Let’s say that we have an SPAN element whose id attribute is countdown. If we wanted a countdown until the end of the year to show up in that element, we could write something like the following:

setInterval(function() {
  var now = new Date,
      nextYear = new Date(now.getFullYear() + 1 + "/01/01"),
      format = "M 'month'{s}, D% 'day'{s}, h% 'hour'{s}, m% 'minute'{s}, s% 'second'{s}";
      span = document.getElementById("countdown");
  span.innerHTML = now.diff(nextYear, format);
}, 1000);

The following JSBin example gives you the ability to experiment with the format string:
JS Bin

The following are more example date differences and format strings that could be used:

alert(new Date("2012/11/08 14:17:00").diff(new Date, "D:hh%:mm%:ss%:SSS%"));
alert(new Date("2012/10/09 14:17:00").diff(new Date, "D 'day'{s}, h% 'hour'{s}, m% 'minute'{s}, s%.SSS% 'seconds'"));
alert(new Date("2012/10/09 14:17:00").diff(new Date, "D 'día'{s}, h% 'hora'{s}, m% 'minuto'{s}, s% 'segundo'{s}"));

String Literals

In order to use string literals in a format string, you must surround your string in single quotes. In order to escape the single, simply prepend it with another single quote.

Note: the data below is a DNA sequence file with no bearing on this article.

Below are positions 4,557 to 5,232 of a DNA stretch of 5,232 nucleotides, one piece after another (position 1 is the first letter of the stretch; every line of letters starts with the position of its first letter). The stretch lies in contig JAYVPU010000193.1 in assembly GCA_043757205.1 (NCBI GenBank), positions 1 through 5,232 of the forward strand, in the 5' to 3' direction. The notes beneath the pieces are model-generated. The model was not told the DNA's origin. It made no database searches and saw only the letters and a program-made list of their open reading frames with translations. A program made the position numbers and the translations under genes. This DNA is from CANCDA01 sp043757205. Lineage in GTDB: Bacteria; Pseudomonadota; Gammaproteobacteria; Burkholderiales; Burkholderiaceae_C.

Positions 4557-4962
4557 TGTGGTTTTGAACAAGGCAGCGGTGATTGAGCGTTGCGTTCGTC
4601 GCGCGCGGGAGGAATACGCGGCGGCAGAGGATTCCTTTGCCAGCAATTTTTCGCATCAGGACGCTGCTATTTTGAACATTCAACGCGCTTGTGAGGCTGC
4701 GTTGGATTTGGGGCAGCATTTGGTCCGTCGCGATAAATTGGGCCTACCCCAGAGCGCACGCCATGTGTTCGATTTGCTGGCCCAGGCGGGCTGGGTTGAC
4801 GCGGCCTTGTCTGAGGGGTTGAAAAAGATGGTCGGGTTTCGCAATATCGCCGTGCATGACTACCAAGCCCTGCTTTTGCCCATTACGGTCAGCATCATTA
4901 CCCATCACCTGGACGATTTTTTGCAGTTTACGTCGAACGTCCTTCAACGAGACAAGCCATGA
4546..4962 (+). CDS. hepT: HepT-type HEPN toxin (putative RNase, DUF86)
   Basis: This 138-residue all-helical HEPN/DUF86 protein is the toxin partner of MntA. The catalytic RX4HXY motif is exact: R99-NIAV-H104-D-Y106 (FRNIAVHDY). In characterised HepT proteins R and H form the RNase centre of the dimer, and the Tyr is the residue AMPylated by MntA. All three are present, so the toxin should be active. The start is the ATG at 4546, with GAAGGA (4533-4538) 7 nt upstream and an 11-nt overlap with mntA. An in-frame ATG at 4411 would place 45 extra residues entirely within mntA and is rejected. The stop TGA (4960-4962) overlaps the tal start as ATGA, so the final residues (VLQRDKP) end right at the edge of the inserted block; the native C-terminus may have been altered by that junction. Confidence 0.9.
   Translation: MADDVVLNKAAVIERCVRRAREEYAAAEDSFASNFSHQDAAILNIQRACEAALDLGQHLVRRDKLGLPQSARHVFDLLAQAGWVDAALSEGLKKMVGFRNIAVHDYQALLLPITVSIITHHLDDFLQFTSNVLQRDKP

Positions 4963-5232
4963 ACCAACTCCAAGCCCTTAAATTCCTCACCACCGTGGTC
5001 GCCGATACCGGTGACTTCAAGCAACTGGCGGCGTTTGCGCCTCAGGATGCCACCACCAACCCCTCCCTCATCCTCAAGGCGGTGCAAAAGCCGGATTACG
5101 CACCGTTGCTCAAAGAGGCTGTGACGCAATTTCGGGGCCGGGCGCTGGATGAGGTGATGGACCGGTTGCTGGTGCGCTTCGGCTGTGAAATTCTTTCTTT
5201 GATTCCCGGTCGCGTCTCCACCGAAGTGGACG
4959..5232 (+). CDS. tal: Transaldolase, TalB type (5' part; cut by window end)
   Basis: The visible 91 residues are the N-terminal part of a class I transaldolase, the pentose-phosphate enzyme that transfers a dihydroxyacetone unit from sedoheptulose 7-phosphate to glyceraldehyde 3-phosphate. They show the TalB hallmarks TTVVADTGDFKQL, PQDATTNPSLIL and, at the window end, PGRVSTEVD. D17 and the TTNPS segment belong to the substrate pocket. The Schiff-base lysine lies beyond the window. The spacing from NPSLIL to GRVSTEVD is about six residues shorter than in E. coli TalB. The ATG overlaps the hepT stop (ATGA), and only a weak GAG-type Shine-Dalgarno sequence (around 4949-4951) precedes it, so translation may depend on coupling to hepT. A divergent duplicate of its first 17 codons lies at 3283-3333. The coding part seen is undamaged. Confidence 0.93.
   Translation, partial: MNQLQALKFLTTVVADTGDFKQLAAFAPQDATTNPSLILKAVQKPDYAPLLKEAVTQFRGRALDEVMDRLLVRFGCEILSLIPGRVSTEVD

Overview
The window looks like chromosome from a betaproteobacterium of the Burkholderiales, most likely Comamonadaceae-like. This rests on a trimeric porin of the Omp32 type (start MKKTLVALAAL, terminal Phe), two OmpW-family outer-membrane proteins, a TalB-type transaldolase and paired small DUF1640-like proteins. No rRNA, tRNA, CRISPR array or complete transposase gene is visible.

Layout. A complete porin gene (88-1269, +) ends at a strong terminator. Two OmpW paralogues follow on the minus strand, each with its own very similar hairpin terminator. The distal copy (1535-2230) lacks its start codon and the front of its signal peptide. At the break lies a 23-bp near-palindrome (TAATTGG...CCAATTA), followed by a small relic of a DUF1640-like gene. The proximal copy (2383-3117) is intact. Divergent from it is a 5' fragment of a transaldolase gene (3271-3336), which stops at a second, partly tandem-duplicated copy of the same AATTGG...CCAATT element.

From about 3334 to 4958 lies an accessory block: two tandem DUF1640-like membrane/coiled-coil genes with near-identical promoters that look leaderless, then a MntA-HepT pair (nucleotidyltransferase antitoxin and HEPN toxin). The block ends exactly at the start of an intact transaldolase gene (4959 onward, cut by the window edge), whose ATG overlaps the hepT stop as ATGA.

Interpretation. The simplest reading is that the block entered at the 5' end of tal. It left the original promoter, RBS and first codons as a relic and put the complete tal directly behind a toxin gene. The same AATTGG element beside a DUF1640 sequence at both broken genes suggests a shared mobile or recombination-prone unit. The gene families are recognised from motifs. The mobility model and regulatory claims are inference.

Date Difference Measurements

There are two different measurements for date differences: full measurements and remainder measurements. All remainder measurements are suffixed by percent signs following the meta characters. The following is a table of all of the date difference meta characters and the corresponding measurements:

Meta Character(s) Measurement
Y The amount of full years between the two dates.
W The amount of full weeks between the two dates.
M The amount of total months between the two dates.
M% The amount of months remaining, not including those counted in the total amount of years between the two dates.
D The amount of total days between the two dates.
D% The amount of days remaining, not including those counted in the total amount of months between the two dates.
d The amount of total days between the two dates. The same as D.
d% The amount of days remaining, not including those counted in the total amount of weeks between the two dates.
h The amount of total hours between the two dates.
h% The amount of hours remaining, not including those counted in the total amount of days between the two dates.
m The amount of total minutes between the two dates.